Liver disease results from damage to the liver. Causes of liver disease stem from diseases like Hepatitis, Type 2 Diabetes, genetic or hereditary factors and autoimmunity.
We are presently looking at those genes in the liver that cause scarring and, separately, at the mechanisms of inflammation as a cause of liver disease.
Group Leader: Dr Nick Shackel
We aim to understand the causes of liver disease through studying how liver disease develops, particularly the development of inflammation and scar tissue within the liver, and the eventual development of liver cancer.
We hope to develop novel diagnostic and prognostic tests to help us individualise and personalise the management of liver disease.
We are working to understand to understand the role of the main cell within the liver, the hepatocyte, and its role in the formation of scar tissue and eventual cirrhosis following injury. This injury response is common to many types of liver disease and eventually leads to liver cancer.
Our research has focused in particular on a molecule EMMPRIN that we discovered using functional genomics technologies to be instrumental in the formation of liver scar tissue, cirrhosis and liver cancer.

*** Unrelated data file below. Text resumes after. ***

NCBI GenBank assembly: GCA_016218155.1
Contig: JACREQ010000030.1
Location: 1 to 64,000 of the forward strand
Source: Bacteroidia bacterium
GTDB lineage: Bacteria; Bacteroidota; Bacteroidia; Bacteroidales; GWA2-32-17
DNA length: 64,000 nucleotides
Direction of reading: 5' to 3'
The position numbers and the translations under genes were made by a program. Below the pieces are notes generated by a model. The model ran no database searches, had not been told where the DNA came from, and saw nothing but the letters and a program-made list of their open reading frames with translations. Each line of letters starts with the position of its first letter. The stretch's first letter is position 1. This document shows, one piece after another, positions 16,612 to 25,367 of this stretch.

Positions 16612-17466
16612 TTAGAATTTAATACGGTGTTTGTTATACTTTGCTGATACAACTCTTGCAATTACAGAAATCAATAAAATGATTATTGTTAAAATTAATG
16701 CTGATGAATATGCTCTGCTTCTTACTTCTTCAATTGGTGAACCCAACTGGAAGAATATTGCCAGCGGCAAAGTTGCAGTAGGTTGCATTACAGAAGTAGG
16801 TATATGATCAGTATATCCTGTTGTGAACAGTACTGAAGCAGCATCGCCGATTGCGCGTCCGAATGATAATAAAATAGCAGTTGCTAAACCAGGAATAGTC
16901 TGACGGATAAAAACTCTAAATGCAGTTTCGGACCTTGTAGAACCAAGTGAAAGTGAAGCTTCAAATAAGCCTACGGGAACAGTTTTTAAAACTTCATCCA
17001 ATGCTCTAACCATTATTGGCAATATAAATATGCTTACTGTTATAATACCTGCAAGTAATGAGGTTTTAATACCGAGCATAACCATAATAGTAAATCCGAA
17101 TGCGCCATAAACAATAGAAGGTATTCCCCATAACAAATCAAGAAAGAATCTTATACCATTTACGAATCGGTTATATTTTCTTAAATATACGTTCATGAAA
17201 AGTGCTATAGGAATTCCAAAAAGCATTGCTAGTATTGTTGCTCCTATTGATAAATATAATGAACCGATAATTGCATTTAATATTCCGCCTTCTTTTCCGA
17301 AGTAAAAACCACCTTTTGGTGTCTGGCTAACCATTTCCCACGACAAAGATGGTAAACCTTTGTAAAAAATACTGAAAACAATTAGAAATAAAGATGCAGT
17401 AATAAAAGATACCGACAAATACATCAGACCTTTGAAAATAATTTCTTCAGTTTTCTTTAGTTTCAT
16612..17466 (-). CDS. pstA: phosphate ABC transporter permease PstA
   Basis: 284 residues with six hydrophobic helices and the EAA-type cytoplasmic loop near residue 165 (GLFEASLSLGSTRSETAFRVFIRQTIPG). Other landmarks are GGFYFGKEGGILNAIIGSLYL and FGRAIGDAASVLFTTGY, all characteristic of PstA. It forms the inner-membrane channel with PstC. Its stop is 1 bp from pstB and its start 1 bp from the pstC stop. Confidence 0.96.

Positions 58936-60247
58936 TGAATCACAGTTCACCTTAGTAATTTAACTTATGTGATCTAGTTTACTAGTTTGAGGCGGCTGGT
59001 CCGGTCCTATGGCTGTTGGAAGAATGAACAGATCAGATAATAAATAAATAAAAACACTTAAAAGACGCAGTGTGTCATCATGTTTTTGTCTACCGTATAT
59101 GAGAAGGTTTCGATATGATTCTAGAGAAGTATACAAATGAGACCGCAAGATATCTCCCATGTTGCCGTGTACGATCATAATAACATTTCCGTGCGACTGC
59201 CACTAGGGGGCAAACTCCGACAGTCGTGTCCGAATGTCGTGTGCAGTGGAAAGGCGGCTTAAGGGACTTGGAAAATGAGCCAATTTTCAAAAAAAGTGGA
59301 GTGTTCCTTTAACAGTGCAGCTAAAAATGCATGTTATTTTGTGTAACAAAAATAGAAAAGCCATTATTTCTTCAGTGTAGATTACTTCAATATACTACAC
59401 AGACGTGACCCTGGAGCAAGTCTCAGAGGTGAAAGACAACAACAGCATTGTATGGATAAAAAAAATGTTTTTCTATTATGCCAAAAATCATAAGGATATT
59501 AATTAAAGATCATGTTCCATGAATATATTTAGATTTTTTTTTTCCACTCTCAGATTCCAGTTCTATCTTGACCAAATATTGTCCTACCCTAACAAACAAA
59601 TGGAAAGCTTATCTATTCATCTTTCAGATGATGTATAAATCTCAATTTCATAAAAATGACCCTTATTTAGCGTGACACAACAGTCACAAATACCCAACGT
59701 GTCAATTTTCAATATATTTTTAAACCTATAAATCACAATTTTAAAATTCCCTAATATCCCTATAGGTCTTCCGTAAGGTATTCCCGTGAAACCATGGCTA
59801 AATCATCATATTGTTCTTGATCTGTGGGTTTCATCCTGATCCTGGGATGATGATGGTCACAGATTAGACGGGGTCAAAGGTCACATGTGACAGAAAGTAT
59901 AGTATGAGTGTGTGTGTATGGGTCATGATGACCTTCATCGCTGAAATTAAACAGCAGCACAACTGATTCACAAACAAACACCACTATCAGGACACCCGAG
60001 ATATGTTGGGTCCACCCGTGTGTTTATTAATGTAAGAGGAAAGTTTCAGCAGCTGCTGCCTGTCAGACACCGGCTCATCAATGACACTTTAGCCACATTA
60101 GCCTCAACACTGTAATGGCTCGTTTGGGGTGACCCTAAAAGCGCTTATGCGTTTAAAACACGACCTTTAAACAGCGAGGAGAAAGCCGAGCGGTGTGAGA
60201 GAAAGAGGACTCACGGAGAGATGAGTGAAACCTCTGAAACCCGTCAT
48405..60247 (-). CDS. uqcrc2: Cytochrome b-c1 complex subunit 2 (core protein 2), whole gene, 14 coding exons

Secondly, we are looking at the function of stem cells originating from the bone marrow in response to liver injury. In particular, investigating if stem cells have both a role in which they contribute to liver injury as well as having a beneficial task. Our research has a focus on the possible involvement of bone marrow derived stem cells in the development of liver cancer.
Also, we are utilising functional genomics technologies to understand the development of liver injury with the eventual aim of developing new diagnostic and prognostic tests. This technology enables us to examine the whole human genome of over 25 thousand genes in a single experiment and we have pioneered
the use of gene arrays and the use of CD antibody arrays in understanding liver disease.
Hepatitis C infects up to 300 million people worldwide. We are looking at how the hepatitis infects the liver; specifically at the genes in the liver that the hepatitis virus seems to be switching on, that cause scarring of the liver and lead to untreatable liver disease.
As a clinician and a scientist, I am able, with the help and consent of Hep C patients, to compare the expression of genes in tissue samples from people with early and late stage disease, with no liver damage and advanced liver damage, to see what genes identify different groups of patients. Ultimately we will identify a single gene that is pivotal – a check-point that influences or alters the whole system.
The key to understanding the causes of liver disease is studying how it develops through inflammation & the development of scar tissue. Give your support today!